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BOSTON — Two years ago, when activewear buyer Roger Taylor joined J.C. Penney Co., the small section looked perpetually “like a clearance sale,” he recalled. Some 15 brands fought for space on eight racks, causing a jumble of fits, styles and colors. It was turning in the worst performance in the women’s department, but Penney’s management had an inkling the category was due for a resurgence.
This story first appeared in the March 19, 2003 issue of WWD. Subscribe Today.
“We knew elsewhere it was starting to be a hot-trending area and we needed to cover it in a better way,” Taylor said. “We hired design teams and a sourcing team to focus on activewear and to go after a younger customer. At the same time, we cut back from 15 brands to four.”
The Plano, Tex.-based retailer’s timing was ideal, catching the active-casual trend on the upswing and meeting its customer with a clean, focused assortment. The presentation now consists of Adidas, New York Laundry and St. John’s Bay, a private label that is about 70 percent of the volume, according to Taylor. The department soared ahead of sales plan and the average of 12 fixtures per store will double to 20 to 25 for fall.
As Penney’s case illustrates, laid-back wardrobing has become a hustling, bustling business.
Mass retailers have developed new private label programs for active-oriented casual looks, adding groupings to long-standing house brands and, in Target’s case, recruiting major vendors to design exclusive collections. According to STS Market Research of Cambridge, Mass., discount stores and national chains account for 32 percent of the $26 billion casual sportswear market.
While terry hoodies and drawstring pants are a dime a dozen these days, mass retailers aren’t planning to back off. They contend the trend fits with the national yen for ease, that it is perfect for a mass audience because it flatters a wide range of figures and ages and that it has enough fashion momentum to stay fresh.
Mass retailers are paying attention to the look’s fashionable side: cargo pockets, satin trims, raw edges, snaps and motocross-style “kissing zippers” crops. Textured fabric like waffle and looped terry are among the updates expected in stores in coming months.
The Freestyle by Danskin bodywear collection hit Target stores 12 months ago. Dispensing with its usual test strategy, the retailer opened all doors immediately and has boosted the stockkeeping unit count since, according to Danskin chief executive officer Carol Hochman. The collection, produced by New York-based Jacques Moret under license, is fashion-forward, with Asian-inspired embroidery and colors like rust, cognac and harvest gold.
Spurred by strong sales of the cover-ups, Freestyle will expand to loungewear in April. This collection will push more sportswear-influenced styles, using fabrics such as corded velour, poodle sherpa and baby waffle.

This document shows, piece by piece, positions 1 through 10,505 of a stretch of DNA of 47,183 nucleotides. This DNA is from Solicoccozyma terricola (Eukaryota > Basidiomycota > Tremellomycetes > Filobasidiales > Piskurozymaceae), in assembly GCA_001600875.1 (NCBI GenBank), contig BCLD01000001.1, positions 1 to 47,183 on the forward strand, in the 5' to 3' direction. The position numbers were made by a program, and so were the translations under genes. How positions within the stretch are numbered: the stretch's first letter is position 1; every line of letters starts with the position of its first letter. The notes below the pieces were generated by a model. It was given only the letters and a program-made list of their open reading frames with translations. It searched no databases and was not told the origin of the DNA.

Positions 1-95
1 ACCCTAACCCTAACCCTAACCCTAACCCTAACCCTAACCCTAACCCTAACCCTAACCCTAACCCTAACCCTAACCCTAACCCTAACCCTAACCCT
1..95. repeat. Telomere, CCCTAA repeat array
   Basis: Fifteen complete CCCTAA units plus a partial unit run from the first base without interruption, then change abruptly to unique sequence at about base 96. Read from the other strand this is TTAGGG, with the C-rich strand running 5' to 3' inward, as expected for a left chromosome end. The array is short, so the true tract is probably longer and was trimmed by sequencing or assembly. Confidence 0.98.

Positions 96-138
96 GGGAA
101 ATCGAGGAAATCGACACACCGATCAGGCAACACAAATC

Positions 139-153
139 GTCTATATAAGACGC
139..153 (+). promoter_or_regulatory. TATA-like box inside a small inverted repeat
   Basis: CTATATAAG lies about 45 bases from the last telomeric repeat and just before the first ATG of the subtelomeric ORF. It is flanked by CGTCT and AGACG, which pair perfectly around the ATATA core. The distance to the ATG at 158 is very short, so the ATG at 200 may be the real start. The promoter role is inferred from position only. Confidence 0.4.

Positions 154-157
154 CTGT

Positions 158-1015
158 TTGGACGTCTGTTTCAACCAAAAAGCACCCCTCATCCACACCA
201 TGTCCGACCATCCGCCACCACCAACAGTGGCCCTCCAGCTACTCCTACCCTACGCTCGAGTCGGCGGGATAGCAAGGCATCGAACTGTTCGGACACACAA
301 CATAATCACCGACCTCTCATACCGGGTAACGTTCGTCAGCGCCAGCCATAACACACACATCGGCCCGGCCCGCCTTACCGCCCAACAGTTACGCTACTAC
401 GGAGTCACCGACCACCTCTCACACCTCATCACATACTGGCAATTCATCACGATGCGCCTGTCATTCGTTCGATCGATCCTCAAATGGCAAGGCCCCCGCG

Activewear is “huge” for Kmart, said Kathy Douglas, who oversees women’s trend and product development for the Troy, Mich.-based retailer. “Active looks and influences can be seen in all of our brands — from Joe Boxer to Jaclyn Smith.”
Although finances remain tight for the bankrupt retailer, the company believes enough in the category to invest heavily in promoting Joe Boxer lifestyle loungewear. Vibrant, high-energy TV commercials underscore that casualwear can have personality, not just be something mundane in which to sweat or snooze.
Active-casual is “a segment Mervyn’s is looking to grow,” said a spokeswoman for the Hayward, Calif.-based chain. Pursuing its “big brands, small prices” strategy, Mervyn’s stocks Nike, Reebok, Adidas, Jockey, Essential Gear by Vital, yoga-inspired line Lotus and Cheetah, its private label. The retailer will add to this brand buffet for fall with Russell Athletic and Gloria Vanderbilt.
One of the reasons active-casual is so appealing is “it’s no longer so masculine as it was five years ago, when we were all wearing basic sweatpants,” the Mervyn’s spokeswoman said. “It’s about fun and casual, but at the same time, looking pulled together.”
Sears, like most mass retailers, moved back into activewear in 2001. The store carries Reebok, Avia, Everlast and Classic Elements, and has begun carrying Lands’ End yoga pants and French terry separates, which were catalog bestsellers. Drawstring shorts and Reebok’s side-stripe Raccula pants are flying out, the spokeswoman said.
They’ll add active-casual pieces to the Covington house brand, a mid-priced product range, in the fall.
The trend is “very positive,” said a spokeswoman. “It’s about apparel that you can lounge in, run errands in or work out in comfortably because it moves with you.”
Kohl’s Department Stores, which opened 28 stores in California on March 7, is using active-casual merchandise as one of its main draws. The retailer added 50 percent more styles in California doors and racked the goods at store entrances.